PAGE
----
The Green Party’s complicity on the Government’s decision to defer electronic monitoring on commercial fishing vessels is a failure and an example of very weak advocacy for our critically threatened marine species, National Conservation Spokesperson Maggie Barry says.
“The National Government’s planned introduction of GPS and camera monitoring of fishing vessels next year would be a significant step forward in better protecting treasured marine species like dolphins and sea lions as well as preventing fish dumping,” Ms Barry says.
“Labour’s decision to defer the introduction of the new protective measure will see more marine life killed and is a significant setback for conservation.
“Maui and Hector's Dolphin Defenders NZ Chairwoman, Christine Rose, has described the decision as a “fatally flawed” and a “huge setback for conservation” and showed the new Government “to be no friend of science or conservation.”
“The new Conservation Minister and this Government have has caved into fishing industry lobbying and the influence of New Zealand First. On its first significant conservation decision and the Green Party is complicit and missing in action instead of advocating strongly for our threatened dolphins.
“The irony is that the new Conservation Minister Eugenie Sage announced in Parliament last week that she would be a strong voice for conservation. Instead, she supports delaying electronic surveillance which will inevitably result in more dolphin and sea lion deaths as a result of her inaction and weak advocacy.
“Ms Sage needs to explain exactly how this decision to defer safeguard will better protect New Zealand’s iconic marine species.”
Conservation Minister Maggie Barry is encouraging New Zealanders to get out and enjoy their own backyards and make a difference locally during Conservation Week which starts today.
“Take a look around you and see how you can help protect and nurture our unique wildlife. Perhaps install a rat, stoat or possum trap or join volunteers who’re already working with DOC and community groups on the War on Weeds or to achieve the goal of Predator Free NZ by 2050,” Ms Barry says.
“If we are to rid our country of these unwanted vermin it needs to start in our own backyards and even small actions make a real difference. It’s great to see momentum gathering as more communities band together to make their own areas predator free to protect our native birds and wildlife.”
More than a hundred Conservation Week events have been organised around the country by DOC, local businesses and community groups.
“From a guided walk to hear the dawn chorus at Ark in the Park in Auckland to attending the release of kaka in Hawke’s Bay, there is an impressive range of organised activities,” Ms Barry says.
“You can help plant natives along a Canterbury spring with endangered mudfish or learn how to make your garden a pollinator’s paradise with help from Auckland botanic gardens on what to plant.”
“There’s also a backyard trapping workshop in Karori Wellington and a clean-up of the Awatapu Lagoon in the Bay of Plenty.”
“Getting out into nature and weeding and trapping not only helps our natural environments, it also has a positive effect on people’s wellbeing. The Mental Health Foundation’s been working with DOC’s ‘Healthy Nature Healthy People’ programme to encourage us all to use our national parks, and the Great, Short and Day Walks to help improve our overall health and wellbeing.”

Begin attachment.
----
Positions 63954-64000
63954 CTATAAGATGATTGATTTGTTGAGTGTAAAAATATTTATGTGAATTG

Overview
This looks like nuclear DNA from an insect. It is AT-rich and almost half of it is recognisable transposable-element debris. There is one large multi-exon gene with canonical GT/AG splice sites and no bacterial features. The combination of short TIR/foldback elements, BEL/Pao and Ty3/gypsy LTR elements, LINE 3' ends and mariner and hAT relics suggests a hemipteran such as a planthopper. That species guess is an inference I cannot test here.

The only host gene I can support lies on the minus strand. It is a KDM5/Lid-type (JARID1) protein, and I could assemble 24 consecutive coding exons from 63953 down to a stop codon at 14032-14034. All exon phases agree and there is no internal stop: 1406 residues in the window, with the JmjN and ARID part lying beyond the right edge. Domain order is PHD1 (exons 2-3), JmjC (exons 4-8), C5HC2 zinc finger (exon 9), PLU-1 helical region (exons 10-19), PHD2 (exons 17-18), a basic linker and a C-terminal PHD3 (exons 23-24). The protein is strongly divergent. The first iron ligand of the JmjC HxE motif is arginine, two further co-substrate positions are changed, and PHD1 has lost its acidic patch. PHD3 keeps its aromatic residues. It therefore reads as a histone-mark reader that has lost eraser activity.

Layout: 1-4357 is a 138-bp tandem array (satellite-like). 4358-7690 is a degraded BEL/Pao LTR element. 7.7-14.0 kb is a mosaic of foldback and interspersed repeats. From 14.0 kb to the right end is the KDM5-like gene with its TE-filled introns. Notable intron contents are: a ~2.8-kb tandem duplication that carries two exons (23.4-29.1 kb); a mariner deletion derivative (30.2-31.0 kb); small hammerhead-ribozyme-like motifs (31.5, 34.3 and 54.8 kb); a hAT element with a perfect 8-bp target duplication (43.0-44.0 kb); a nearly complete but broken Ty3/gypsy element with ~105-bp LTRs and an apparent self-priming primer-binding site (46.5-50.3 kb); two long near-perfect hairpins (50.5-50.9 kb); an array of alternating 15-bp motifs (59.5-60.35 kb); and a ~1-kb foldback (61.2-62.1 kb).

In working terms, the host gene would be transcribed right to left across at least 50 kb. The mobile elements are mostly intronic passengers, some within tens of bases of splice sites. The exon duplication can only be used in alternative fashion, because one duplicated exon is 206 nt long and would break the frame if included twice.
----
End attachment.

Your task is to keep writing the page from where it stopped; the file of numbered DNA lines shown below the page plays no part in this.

“Our natural environment already provides inspiration, excitement, refreshment, relaxation and solitude and this Conservation Week it would be good to join forces and give something back to help nature.”
For more details on the various events go to doc.govt.nz for Conservation week events.
Commemorations to mark one of New Zealand’s darkest days will be held in New Zealand and Belgium this month to remember the Battle of Passchendaele.
Arts, Culture and Heritage Minister Maggie Barry says the commemorative programme reflects on New Zealand’s involvement in the fighting around Passchendaele between 1 and 18 October 1917.
“Passchendaele on 12 October 1917 is still known as one of the greatest disasters in New Zealand’s history – when 843 men died in a single day. This devastating loss of life remains the highest one-day death toll suffered by New Zealand forces overseas,” Ms Barry says.
“During the Third Battle of Ypres, which included Passchendaele, New Zealand lost nearly 2,000 men. We’ll remember them and all who fought in Belgium.”
In Wellington the commemorations will begin at 3pm on October 12 at the Pukeahu National War Memorial Park.
“Immediately after the national ceremony, a memorial gifted to New Zealand by the Belgian Government will be unveiled on the eastern terraces at the Park. The Last Post will be held at the Tomb of the Unknown Warrior at 5pm,” Ms Barry says.
“The ceremony in Belgium will take place at 11am local time at the Tyne Cot Cemetery near Zonnebeke and will be attended by His Royal Highness , the Duke of Cambridge on behalf of the Queen and Her Royal Highness Princess Astrid of Belgium on behalf of King Philippe.”
New Zealand will be represented by Hon Dr Nick Smith and Rt Hon David Carter.
“This is the largest Commonwealth War Grave Cemetery in the world and contains the graves of 520 New Zealanders. Our ‘Memorial to the Missing’ in the cemetery lists the names of others who died in the Battles of Passchendaele,” Ms Barry says.
The New Zealand Passchendaele Centennial Memorial and Garden in Belgium will also be opened as part of the commemorations at 3pm local time.